Economist Walter Williams offered a sobering perspective on what might be in store for Virginia gun owners in the 2020 session of the state legislature. After riding a successful 2019 election cycle which saw Democrats take both chambers of the Virginia General Assembly, Governor Ralph Northam is hoping to capitalize on this new power by passing broad-based gun control legislation.
Williams refers to a bill, Senate Bill 16, which would ban “assault” weapons and certain firearm magazines. He nails it when he argues that “Those laws will have zero impact on Virginia’s criminals and a heavy impact on Virginia’s law-abiding citizens who own, or intend to own, semi-automatic weapons for hunting or their protection.”
Let’s face it, most people can’t rely on the police, let alone afford private security like many of the politically privileged or the wealthy. Instead, they rely on their Second Amendment right generally afforded to them to defend themselves and their loved ones. Virginians have responded creatively to the potential threat of gun control by teaming up with county sheriffs to create Second Amendment sanctuary counties.
These counties are part of a larger nullification movement taking place nationwide which is standing up to both federal and state-level gun control. Eighty-six counties, which make up 90 percent of total counties in the Virginia commonwealth, have enacted Second Amendment sanctuary resolutions.
However, Virginia Attorney General Mark Herring asserts that these resolutions can’t upend state laws. “It is my opinion that these resolutions have no legal effect,” Herring declared in a letter released in late December. “It is my further opinion that localities and local constitutional officers cannot nullify state laws and must comply with gun violence prevention measures that the General Assembly may enact.”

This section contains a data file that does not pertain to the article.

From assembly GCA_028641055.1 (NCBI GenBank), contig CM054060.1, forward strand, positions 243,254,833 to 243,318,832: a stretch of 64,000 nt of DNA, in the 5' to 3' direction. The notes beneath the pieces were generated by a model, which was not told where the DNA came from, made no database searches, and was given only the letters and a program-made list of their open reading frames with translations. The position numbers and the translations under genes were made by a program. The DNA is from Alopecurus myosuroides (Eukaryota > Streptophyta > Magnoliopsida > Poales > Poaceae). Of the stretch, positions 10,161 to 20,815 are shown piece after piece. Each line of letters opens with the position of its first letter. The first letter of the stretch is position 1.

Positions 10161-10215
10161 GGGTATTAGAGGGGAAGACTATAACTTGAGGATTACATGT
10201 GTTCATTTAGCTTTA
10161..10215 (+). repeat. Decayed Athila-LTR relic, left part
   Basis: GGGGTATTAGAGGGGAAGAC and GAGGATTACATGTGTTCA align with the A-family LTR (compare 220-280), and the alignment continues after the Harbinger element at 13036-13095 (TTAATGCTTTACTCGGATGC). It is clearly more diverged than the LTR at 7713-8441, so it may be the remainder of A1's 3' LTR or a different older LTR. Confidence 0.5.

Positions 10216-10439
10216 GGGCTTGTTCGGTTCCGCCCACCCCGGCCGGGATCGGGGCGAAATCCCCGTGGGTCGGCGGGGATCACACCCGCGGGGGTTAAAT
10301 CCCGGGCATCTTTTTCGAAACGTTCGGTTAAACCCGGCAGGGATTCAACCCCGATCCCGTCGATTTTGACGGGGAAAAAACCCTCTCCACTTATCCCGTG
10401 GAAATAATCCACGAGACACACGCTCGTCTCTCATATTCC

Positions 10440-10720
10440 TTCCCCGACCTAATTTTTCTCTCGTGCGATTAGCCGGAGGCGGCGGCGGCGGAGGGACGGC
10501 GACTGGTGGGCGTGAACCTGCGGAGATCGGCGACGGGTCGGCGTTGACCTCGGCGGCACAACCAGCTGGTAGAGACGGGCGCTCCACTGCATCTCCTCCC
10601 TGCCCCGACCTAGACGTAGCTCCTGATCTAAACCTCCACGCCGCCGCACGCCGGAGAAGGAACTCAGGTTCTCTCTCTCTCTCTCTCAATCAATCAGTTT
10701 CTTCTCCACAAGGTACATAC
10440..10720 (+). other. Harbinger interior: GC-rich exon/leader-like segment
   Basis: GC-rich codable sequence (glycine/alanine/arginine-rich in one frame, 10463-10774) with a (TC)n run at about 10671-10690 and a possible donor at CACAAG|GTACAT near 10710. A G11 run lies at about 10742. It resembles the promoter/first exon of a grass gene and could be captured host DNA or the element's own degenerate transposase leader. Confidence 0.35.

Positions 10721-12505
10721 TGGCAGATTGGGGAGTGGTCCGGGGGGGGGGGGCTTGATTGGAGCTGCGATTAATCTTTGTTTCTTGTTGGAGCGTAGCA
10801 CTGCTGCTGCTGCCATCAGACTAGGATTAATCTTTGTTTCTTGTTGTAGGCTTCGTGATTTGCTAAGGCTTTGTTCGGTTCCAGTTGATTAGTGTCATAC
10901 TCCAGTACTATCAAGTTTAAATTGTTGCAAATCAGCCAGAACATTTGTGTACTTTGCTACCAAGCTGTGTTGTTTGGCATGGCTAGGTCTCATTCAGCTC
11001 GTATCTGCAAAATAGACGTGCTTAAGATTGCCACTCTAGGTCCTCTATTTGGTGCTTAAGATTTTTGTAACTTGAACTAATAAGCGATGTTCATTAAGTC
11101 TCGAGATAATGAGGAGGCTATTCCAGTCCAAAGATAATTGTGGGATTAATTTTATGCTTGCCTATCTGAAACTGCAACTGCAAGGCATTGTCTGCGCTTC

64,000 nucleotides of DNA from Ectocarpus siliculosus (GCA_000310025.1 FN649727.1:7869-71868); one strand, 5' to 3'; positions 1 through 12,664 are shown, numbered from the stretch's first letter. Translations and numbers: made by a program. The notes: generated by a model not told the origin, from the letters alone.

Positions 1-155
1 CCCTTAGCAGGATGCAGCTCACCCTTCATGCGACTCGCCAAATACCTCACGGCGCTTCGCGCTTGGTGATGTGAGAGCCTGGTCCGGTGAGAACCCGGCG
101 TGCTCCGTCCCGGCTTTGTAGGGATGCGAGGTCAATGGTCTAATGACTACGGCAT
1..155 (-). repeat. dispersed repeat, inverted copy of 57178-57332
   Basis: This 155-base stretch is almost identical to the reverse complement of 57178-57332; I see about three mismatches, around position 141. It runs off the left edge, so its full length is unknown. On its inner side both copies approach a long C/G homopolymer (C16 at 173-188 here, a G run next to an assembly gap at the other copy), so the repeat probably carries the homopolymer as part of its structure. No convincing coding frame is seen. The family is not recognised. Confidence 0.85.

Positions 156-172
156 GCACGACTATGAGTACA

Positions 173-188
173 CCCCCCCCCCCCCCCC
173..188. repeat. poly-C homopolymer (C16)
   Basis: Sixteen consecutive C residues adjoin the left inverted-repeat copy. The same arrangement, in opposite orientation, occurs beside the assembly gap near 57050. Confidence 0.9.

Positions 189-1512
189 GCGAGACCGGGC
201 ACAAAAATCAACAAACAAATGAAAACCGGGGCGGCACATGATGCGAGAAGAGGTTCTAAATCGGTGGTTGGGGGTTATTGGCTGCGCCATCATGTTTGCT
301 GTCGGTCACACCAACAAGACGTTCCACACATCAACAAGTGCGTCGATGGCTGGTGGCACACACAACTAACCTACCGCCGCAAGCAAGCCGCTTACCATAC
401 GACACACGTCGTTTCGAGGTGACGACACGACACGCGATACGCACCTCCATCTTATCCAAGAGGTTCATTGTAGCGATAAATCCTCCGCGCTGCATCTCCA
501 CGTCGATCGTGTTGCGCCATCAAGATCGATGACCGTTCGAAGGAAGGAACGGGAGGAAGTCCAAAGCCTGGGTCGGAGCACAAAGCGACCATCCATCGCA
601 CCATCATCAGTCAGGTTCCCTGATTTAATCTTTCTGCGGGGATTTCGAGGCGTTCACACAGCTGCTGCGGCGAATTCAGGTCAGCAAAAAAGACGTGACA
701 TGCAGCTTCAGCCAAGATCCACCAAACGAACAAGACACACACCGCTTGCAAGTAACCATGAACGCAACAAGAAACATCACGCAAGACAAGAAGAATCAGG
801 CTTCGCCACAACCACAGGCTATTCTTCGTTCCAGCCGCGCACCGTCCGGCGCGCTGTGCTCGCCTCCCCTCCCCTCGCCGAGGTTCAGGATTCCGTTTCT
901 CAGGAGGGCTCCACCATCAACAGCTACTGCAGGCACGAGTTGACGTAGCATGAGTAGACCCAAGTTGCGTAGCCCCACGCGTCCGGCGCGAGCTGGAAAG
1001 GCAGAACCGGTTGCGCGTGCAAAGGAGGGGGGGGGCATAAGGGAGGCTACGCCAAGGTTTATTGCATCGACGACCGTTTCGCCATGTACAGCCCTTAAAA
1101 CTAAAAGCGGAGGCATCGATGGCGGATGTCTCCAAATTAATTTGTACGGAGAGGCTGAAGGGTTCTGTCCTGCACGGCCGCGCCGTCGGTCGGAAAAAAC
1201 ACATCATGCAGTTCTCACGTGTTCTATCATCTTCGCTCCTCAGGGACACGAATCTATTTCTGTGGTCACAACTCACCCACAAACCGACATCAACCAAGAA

However, county and local officials are already pushing back. Page County Sheriff Chad Cubbage affirmed: “Be it known that the Page Sheriff hereby declares Page County, Virginia, as a ‘Second Amendment Sanctuary,’ and that the Page County Sheriff hereby declares its intent to oppose any infringement on the right of law-abiding citizens to keep and bear arms.”
Culpeper County Sheriff Scott Jenkins also vowed to defend gun rights in Virginia from state-level encroachments. In that county, the board unanimously declared it a Second Amendment constitutional county.
Northam claims that he will ban semi-automatic rifles but will still let gun owners keep their current AR-15s and similar firearms provided that they are registered. Williams is correct in noting that Virginians should not “fall for the registration trick.” As many pro-Second Amendment activists have pointed out for years, registration is the first step before outright gun confiscation.
Although there is debate on whether or not these nullification resolutions are effective, the local action they are inspiring should be celebrated. Frankly, the federal government has proven to be unresponsive to grassroots pressure and is more than comfortable with maintaining the status quo. Several state governments have been completely aloof as well, so gun rights activists have been compelled to get creative.
Unconventional political times call for unconventional political methods.